Poems About Time

hourglassTime is a subject that has fascinated people of all walks of life. Different cultures have different thoughts about time. In much of the Eastern world, time is looked upon as being a cycle. As one goes through various stages of life, the eventually return to their beginning. This idea is readily visible in nature, as we see the changes in the seasons, accompanied by changes in plants and animals. It would only seem reasonable that people would adopt a similar view of their own life, which reflects their ideas regarding time. Poems about time should also reflect this concept of a circular, repeating pattern of events.

One poet who comes immediately to mind was the well respected and often quoted Chinese poet, Li Po. Some know him better as Li Bai. Both names are usually accepted in discussions regarding this venerated Chinese poet, however I will continue to use Li Po here in this discussion. He spent much of his life as a poet and as a Taoist student and teacher. He was often sought after by various government leaders, and especially by emperors and their courts. His perceptions on life and on the interactions between people, nature and the universe were considered fascinating and full of wisdom. He was also respected and found favor with the common people with whom he came into contact with. One of the names given to him by the poet and Taoist He ZhiZhang was “Immortal Who Was Exiled From Heaven”. Regarding time, Li Po was a traditionalist, as seen in these few poems about the seasons.

Spring
by Li Po

Summer
by Li Po

Winter
by Li Po

The other perception of time, which is more common in Western thought, is that time is linear — that it moves from one point to another along a finite line. Unlike Eastern beliefs, which included such things as reincarnation and an eternal repeating of life, Western ideals on time indicate that it has a specific beginning and a specific ending. Of course, who better to tell about time in the Western world than the equally respected and renowned poet, Sir William Shakespeare. Much like Li Po, Shakespreare was highly regarded in his day, although he was not elevated to his current status until some time after his passing. Shakespeare’s works have been used throughout schools and universities as a standard upon which to evaluate all other poetry, and so it is no surprise that he would also have some influence on thoughts about time, life and death, which all go hand in hand. A perfect example of this sort of discussion is found in some of his many sonnets. One in particular is this interesting example.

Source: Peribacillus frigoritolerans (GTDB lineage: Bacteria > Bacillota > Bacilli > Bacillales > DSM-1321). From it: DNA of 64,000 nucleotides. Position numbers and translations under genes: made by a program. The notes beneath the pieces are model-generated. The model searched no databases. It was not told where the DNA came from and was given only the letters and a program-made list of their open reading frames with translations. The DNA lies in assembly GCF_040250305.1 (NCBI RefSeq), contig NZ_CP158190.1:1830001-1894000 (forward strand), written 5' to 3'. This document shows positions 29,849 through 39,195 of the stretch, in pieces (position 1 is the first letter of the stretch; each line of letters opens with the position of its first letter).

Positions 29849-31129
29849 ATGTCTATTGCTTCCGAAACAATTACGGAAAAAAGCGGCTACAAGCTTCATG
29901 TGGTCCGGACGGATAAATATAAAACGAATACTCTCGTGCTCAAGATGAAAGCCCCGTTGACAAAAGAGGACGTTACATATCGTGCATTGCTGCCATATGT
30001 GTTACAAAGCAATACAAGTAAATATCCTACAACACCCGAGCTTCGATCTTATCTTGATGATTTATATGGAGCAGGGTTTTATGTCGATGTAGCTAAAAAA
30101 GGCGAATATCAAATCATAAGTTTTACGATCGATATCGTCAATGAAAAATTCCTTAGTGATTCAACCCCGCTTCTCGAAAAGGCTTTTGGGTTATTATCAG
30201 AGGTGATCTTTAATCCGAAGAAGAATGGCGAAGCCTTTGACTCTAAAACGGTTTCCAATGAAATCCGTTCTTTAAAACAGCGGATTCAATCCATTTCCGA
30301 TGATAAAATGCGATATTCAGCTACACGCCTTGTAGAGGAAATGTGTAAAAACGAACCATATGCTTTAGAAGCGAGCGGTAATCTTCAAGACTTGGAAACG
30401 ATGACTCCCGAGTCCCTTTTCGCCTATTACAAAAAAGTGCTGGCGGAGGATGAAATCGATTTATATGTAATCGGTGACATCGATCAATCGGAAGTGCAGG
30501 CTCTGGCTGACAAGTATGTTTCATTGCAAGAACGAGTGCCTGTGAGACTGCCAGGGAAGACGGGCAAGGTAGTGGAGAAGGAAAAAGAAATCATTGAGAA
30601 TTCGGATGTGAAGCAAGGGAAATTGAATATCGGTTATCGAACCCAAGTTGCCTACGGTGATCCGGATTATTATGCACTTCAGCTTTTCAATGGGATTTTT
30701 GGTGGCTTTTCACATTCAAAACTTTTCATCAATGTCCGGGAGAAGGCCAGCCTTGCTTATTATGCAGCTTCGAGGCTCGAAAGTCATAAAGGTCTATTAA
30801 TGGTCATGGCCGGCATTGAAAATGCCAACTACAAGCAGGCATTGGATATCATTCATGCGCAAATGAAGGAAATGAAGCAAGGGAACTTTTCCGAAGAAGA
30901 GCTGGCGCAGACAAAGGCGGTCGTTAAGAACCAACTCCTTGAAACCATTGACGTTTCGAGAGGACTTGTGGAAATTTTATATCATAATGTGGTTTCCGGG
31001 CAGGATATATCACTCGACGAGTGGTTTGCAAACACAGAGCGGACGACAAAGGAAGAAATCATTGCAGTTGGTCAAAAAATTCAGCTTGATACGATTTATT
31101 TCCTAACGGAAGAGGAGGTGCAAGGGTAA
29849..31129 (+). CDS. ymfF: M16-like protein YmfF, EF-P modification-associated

Sonnet 12: When I do count the clock that tells the time
by William Shakespeare

Regardless of whether you maintain a Western or Eastern perspective on time, the idea of using poetry to express ones understandings of time is a universal idea. It is through poetry that one can help others learn about time, life and how to live a fulfilling life.



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